Did moving sensor cause CalVer failure

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Question:

Our sensor passed CalVer for several years in a row. After it passed last year we moved it to a new lab and now it failed its yearly CalVer. Do you think moving it caused the failure. Would the Repeatability, Green tile and didymium test have alerted us to the impending failure.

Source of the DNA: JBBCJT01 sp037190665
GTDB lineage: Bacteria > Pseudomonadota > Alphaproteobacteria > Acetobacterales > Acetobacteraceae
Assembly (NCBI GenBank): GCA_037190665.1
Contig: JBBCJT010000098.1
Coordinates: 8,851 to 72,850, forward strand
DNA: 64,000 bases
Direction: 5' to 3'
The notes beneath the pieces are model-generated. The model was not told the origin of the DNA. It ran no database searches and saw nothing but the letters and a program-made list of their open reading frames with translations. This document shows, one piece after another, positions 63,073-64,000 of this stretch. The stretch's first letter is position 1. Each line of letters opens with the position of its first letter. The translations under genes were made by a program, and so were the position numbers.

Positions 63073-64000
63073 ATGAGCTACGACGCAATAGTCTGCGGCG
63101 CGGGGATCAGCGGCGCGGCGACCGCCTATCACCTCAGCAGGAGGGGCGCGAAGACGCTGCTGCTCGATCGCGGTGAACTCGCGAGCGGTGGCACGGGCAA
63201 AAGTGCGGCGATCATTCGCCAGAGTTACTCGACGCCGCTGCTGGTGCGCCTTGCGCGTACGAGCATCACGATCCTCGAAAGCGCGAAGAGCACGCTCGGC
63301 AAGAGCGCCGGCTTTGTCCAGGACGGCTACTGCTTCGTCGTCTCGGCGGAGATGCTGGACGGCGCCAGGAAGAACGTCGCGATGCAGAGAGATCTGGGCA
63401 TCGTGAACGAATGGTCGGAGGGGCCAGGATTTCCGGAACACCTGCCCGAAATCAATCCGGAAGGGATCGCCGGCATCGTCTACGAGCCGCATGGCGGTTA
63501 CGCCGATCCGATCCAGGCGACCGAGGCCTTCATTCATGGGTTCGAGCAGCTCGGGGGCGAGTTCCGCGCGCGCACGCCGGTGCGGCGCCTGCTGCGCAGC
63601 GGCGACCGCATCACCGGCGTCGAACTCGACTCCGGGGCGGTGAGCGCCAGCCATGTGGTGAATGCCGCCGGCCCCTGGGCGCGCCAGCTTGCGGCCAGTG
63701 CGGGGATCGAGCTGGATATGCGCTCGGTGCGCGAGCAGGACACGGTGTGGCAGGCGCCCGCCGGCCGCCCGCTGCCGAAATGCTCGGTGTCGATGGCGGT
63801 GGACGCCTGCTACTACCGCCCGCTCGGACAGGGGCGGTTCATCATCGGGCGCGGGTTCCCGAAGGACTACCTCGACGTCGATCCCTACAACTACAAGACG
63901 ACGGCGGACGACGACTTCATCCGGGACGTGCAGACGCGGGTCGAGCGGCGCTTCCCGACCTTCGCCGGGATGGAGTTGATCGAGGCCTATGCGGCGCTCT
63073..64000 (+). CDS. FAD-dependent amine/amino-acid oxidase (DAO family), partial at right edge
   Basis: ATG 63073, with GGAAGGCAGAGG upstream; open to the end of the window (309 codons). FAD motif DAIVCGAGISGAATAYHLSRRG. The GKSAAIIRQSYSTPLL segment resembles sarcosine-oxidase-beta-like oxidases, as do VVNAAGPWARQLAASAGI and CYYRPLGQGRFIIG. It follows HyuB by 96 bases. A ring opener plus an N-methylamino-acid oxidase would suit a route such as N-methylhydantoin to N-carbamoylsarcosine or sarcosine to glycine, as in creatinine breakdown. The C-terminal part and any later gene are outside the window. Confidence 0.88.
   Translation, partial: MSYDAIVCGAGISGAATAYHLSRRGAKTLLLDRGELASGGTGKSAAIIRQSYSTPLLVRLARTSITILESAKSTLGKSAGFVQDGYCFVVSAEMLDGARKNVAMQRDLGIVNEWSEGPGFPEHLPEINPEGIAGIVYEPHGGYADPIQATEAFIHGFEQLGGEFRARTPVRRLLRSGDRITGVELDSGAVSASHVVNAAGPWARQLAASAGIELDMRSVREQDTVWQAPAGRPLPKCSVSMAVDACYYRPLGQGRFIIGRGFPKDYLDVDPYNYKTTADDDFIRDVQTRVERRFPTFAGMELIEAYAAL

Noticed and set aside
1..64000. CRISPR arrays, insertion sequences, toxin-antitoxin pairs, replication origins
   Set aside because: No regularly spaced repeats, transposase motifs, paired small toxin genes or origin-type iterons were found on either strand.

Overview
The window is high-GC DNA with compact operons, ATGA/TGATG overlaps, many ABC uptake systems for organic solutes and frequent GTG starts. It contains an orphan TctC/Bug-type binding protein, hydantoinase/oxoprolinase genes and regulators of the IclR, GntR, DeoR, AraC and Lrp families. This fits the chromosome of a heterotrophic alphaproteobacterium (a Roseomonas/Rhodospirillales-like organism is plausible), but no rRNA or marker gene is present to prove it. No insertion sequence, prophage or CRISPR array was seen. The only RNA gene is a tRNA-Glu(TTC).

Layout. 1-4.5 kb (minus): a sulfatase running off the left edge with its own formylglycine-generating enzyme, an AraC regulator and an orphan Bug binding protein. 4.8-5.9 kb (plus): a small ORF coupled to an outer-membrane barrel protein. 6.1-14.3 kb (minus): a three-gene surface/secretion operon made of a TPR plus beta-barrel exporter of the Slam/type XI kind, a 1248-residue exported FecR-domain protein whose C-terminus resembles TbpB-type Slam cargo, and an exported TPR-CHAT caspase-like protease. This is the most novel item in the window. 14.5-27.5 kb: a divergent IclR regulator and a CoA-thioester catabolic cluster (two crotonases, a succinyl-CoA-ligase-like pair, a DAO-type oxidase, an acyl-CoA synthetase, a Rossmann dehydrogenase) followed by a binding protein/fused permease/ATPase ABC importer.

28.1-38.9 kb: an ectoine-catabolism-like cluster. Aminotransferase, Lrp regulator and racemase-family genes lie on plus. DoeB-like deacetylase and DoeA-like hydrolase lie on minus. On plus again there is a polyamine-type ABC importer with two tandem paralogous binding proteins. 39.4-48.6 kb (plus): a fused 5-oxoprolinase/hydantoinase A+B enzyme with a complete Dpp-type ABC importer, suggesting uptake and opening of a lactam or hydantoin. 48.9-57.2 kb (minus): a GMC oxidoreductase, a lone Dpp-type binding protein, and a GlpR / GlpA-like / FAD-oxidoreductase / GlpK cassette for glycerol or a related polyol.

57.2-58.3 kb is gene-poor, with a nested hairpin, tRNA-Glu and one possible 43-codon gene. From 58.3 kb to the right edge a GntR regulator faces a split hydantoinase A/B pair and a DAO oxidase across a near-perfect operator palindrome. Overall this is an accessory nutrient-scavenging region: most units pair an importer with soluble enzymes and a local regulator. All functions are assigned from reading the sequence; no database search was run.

Repeatability test tells us the condition of the lamp flash system and electronics independent of color accuracy. Didymium filter test tells us the wavelength accuracy of the instrument independent of reflectance color accuracy. When taking a measurement the integrating sphere interior wall mixes and homogenizes the light reflected from the sample. The wall coating is a critical part of the process, as much as the wavelength alignment and repeatability of the measurement process. the Green tile is a single color in the middle of the wavelength range and middle of the linearity range. It does a good job of predicting the general color accuracy performance of the instrument. The full Color Tile readings are done when the first two tests are successful and provides a "stress test" of color accuracy by using tiles that represent a fairly complete non-chromatic and chromatic color range. The tiles Red, Orange and Yellow have the lowest reflectance in the range from 360 to 600nm of all of the tiles in the set. Sphere wall aging is almost always the culprit when these tiles fail. Moving an instrument would likely not have any effect on the sphere wall condition unless the sensor was moved from a cleaner environment to a dirtier environment.

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